Native Police Corps established

‘Native’ police forces - police units made up of almost entirely Aboriginal people - were utilized across the country.

They were another attempt to further ‘civilize’ and assimilate our people. This entry focuses specifically on the Native Police Corps of Victoria.


Official Establishment

The idea of a ‘native police force’ was first suggested in 1837 as an alternative way to try to ‘protect’ and assimilate mob. It was hoped that members of this force would be educated in English and military discipline and that as a result they would abandon their traditional ways of life for what the colonists believed was a more ‘civilized’ way of living.

There were three separate attempts to establish this force, first in 1837, then 1839 and finally in 1842. The first two attempts failed until in February 1842, they were finally successful in establishing the Native Police Corps.

It began with 25 Aboriginal men who arrived at the depot in Narre Warren and enlisted to join the Native Police Corps. The numbers fluctuated over the years and 1851 the number of Aboriginal troopers was 45.
They operated under the command of Sir Henry Dana who, along with his second in command Dudley Le Souef, trained the men for mounted police duty. All of this was overseen by assistant protector of Aborigines, William Thomas.

Overall the colonists viewed the native police troops as a success and the members were professional and ‘acted with the military efficiency and bearing demanded of them’ however one area that is noted to have been a weakness was Sir Henry Dana’s refusal to utilize the men’s tracking abilities preferring them act as mounted police.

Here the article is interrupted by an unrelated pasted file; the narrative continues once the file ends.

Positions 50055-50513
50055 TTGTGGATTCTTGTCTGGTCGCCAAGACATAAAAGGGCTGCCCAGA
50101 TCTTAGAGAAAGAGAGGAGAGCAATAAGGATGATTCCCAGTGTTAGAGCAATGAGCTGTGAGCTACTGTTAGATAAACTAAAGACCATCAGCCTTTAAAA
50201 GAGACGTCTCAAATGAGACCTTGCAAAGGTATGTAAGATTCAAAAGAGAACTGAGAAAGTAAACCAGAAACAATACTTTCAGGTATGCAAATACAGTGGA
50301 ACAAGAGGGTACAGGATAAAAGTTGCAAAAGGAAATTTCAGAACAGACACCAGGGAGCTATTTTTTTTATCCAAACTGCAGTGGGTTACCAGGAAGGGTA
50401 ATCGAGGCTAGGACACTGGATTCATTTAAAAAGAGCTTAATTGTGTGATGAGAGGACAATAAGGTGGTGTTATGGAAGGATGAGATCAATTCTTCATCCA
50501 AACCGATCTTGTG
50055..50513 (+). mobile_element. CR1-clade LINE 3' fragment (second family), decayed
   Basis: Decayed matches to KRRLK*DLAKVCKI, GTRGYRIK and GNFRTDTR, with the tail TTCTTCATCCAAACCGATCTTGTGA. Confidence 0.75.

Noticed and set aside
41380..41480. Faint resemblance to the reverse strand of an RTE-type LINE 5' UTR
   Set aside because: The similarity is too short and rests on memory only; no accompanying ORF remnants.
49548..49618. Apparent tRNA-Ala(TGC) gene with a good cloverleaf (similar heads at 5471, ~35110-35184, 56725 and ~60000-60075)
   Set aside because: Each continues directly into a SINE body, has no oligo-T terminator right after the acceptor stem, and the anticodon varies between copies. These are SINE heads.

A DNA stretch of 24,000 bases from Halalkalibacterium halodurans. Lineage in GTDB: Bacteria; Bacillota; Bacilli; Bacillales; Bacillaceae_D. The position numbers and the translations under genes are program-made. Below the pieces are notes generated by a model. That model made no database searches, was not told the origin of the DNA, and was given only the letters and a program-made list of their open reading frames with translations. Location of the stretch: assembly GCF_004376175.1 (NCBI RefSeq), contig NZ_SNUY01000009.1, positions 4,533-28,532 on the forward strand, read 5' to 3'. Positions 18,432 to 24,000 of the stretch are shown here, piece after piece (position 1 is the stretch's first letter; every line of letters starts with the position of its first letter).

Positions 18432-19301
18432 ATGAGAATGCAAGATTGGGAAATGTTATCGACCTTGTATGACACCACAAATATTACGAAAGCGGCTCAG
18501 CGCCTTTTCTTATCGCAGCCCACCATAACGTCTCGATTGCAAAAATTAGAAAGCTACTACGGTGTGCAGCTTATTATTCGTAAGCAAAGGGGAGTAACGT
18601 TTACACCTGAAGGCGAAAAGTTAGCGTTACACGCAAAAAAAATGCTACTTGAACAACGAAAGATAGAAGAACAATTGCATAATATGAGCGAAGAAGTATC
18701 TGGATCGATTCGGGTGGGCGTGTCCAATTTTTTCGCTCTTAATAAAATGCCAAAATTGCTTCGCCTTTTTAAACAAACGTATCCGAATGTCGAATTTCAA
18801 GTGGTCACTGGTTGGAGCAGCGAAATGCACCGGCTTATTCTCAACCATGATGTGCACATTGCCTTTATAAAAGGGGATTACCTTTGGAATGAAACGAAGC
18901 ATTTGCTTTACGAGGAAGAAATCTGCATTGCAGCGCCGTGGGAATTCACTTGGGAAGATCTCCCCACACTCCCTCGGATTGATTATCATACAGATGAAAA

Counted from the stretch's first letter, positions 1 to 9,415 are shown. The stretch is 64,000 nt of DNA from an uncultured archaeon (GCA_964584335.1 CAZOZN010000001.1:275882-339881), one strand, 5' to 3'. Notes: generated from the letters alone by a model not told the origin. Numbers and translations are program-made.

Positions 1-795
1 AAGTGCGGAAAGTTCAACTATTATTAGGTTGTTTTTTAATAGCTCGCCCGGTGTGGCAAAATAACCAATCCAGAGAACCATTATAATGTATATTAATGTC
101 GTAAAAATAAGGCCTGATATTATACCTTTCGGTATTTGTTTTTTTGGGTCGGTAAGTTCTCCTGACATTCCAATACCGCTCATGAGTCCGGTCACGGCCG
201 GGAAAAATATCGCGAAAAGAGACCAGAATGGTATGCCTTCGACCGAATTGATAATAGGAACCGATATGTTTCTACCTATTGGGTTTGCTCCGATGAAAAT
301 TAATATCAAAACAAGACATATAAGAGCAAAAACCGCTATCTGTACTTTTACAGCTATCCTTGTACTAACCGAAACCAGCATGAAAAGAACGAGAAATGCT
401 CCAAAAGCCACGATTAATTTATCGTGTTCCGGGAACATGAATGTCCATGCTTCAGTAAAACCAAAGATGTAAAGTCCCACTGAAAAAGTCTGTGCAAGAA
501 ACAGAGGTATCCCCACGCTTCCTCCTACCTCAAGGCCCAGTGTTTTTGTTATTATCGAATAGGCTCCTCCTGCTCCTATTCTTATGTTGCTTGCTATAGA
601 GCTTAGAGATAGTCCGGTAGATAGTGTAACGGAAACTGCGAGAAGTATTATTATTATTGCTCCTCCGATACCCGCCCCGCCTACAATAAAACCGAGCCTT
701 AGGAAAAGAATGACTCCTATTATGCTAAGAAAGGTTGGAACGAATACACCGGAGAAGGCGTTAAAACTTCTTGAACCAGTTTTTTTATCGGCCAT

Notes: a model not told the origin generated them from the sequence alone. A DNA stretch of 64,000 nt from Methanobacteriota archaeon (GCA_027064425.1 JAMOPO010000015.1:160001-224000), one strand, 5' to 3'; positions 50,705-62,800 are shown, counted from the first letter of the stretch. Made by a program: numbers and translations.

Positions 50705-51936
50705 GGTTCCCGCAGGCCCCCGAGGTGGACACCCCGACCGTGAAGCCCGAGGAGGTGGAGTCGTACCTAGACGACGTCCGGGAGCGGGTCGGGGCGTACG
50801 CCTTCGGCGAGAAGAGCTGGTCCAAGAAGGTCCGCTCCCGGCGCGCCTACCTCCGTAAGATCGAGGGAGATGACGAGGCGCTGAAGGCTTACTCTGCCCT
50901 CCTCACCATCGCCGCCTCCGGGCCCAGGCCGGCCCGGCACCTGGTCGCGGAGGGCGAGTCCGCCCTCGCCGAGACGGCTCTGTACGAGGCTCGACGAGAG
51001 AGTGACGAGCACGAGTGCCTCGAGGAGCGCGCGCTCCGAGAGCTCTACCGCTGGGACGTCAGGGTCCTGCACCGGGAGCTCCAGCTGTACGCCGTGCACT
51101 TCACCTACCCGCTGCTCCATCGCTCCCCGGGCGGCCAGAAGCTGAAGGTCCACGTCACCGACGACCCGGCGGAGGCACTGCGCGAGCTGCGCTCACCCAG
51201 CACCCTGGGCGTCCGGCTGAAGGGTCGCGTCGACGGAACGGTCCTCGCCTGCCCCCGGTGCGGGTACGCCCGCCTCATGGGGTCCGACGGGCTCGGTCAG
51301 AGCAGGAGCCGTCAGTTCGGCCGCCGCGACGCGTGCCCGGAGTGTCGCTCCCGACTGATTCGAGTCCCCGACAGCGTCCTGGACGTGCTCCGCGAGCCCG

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Image: Troopers after bushrangers, State Library Victoria.



The Native Police Corps main roles were to 

  • patrol the bush to find bushrangers or any suspicious person 
  • check the passes of those who appeared to be a prisoner
  • carry messages out to colonial outposts
  • assist in searches for lose lost in the bush
  • act as an escort for travellers including prisoners, dignitaries and senior office holders

After the discovery of gold in Victoria the native police corps were utilised as some of the first law enforcers on the goldfields. They conducted patrols, guarded sites and were known for their ability to maintain order usually through ‘heavy-handed tactics’ and were generally feared by those they policed. They also acted as gold escorts, helping to safely transport large amounts of gold.

Unfortunately, throughout the time the native police operated there were many instances where they were required to act against their own people. This left casualties on both sides and resulted in many of the members in the native police corps deserting or turning to alcohol to cope. Some felt they had to enact the orders of their commander as they were threatened with imprisonment and harm if they did not comply.

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Image: Troopers after bushrangers, State Library Victoria.


Native Police Corps Disbanded

Due to the continuing decline in numbers the Native police corps was disbanded in early 1853. There were many factors that resulted in the declining numbers such as 

  • the death of Sir Henry Dana which resulted in many men leaving
  • the increasing tasks being placed on the troops including acting as prison guards
  • more employment opportunities from other avenues
  • the difficulty in policing their own people

Ultimately while the corps was completely disbanded, there were instances following 1953 where the government and the police utilised mob and their skills in a less formal way other states also continued to have some form of Native Police for many years after this.


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